• Phacoemulsification: It utilizes ultrasound technology to break up and remove the clouded lens, requiring a small incision for faster recovery and minimal discomfort.
  • Microincision Cataract Surgery (MICS): In it, the incision size is less than 1.8 mm with the purpose of reducing the surgical invasiveness, improving the surgical outcomes at the same time.
  • Femto Cataract Surgery: Femto Bladeless cataract Surgery utilizes advanced laser technology for precise incisions and lens fragmentation. Differing from traditional methods, its benefits include enhanced accuracy, quicker recovery, and reduced reliance on manual techniques.

Non-surgical options for hypermature cataract treatment are:

  • Medication: Although medication cannot reverse cataracts, it may be prescribed to manage associated symptoms such as inflammation or discomfort. This may include anti-inflammatory eye drops or other medications to alleviate discomfort.

It’s crucial for individuals with hypermature cataracts to visit an eye specialist to determine the most appropriate treatment plan based on their specific condition.

Complications of hypermature cataracts if left untreated

Leaving hypermature cataracts untreated for a long period may make the condition grow severe with time.

  • Glaucoma: Increased intraocular pressure from the cataract can result in glaucoma, damaging the optic nerve.
  • Blindness: Prolonged neglect of hypermature cataracts may ultimately lead to irreversible blindness.
  • Secondary glaucoma: Fluid accumulation in the eye, if untreated, can lead to secondary glaucoma.
  • Inflammatory changes: Untreated cataracts may heighten the risk of inflammation and discomfort in the eyes.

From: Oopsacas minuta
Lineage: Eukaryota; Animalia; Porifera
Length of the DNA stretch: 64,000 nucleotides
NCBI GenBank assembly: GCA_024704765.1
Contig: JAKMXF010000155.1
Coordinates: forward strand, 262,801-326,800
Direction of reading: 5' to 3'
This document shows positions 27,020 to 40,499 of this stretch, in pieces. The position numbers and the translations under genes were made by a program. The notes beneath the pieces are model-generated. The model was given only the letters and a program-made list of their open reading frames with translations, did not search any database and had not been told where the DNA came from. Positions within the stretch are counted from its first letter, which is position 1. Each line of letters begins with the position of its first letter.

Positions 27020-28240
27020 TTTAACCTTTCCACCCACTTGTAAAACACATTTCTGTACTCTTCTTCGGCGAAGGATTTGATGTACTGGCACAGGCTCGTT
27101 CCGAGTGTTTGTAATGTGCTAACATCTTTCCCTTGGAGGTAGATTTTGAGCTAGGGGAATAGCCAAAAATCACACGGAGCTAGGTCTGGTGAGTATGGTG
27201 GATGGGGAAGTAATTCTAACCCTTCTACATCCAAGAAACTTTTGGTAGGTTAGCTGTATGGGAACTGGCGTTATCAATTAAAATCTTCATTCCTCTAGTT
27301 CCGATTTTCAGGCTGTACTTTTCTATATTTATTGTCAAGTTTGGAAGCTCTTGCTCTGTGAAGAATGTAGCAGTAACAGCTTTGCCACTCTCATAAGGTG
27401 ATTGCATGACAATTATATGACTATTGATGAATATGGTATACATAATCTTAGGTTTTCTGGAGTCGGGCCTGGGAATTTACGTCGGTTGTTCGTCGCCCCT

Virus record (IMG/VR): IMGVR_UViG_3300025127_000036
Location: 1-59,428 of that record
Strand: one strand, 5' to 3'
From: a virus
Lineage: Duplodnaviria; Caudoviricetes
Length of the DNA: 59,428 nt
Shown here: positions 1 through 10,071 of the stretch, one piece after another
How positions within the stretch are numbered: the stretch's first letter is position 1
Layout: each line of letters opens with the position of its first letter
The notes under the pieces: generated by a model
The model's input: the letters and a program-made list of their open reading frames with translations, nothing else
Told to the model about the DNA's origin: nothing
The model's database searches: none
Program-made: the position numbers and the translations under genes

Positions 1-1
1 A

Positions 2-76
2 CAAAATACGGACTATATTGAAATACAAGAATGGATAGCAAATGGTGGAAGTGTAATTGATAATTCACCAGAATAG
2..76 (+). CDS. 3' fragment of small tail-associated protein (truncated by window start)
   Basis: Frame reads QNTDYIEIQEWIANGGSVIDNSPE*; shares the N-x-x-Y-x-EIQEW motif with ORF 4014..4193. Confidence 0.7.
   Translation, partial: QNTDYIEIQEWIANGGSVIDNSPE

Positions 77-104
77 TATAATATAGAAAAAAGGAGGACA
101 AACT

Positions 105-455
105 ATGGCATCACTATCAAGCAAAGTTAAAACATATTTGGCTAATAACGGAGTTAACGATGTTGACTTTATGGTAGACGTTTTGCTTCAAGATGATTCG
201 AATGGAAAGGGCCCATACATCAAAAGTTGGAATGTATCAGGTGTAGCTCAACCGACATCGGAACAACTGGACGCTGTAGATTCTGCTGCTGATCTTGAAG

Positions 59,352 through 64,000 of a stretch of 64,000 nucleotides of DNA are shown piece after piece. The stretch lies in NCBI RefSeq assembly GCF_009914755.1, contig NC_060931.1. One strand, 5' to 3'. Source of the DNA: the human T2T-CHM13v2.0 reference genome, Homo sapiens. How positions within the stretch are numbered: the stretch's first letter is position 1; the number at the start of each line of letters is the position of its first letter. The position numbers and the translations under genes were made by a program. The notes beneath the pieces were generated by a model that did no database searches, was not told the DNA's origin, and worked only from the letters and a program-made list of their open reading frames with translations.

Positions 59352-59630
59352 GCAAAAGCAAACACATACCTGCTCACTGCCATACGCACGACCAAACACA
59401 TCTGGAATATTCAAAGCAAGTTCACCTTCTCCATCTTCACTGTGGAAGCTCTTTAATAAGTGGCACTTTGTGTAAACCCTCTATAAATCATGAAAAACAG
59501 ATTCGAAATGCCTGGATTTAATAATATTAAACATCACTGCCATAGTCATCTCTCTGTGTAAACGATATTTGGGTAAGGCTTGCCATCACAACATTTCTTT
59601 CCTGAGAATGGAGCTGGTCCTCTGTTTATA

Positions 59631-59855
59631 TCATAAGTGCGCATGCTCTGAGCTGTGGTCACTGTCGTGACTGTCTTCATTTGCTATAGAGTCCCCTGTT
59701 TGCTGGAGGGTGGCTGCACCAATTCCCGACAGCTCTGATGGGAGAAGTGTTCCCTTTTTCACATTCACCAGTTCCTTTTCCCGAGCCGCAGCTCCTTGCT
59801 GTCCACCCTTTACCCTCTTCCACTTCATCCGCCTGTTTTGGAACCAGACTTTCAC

• Compromised quality of life: Impaired daily activities and reduced independence due to compromised vision.
  • Secondary infections: Increased susceptibility to eye infections due to untreated cataracts.
  • Chronic pain and discomfort: Persistent eye pain and discomfort can be experienced without timely treatment.
  • Functional limitations: Difficulty in driving, reading, and recognizing faces, limiting overall functionality.
  • Complicated surgical intervention: Delayed treatment may require more complex surgical procedures to address advanced cataracts.
  • Psychological impact: Untreated hypermature cataracts may lead to reduced self-esteem and increased stress, affecting mental well-being.

Post-surgery precautions for hypermature cataracts

  • Medication adherence for recovery: Stick to the prescribed post-operative medication plan to enhance recovery.
  • Gentle eye care practices: Avoid eye rubbing and pressure for improved healing post-hypermature cataract surgery.
  • Light shielding with sunglasses: Wear sunglasses outdoors to shield eyes from bright light during the crucial recovery phase.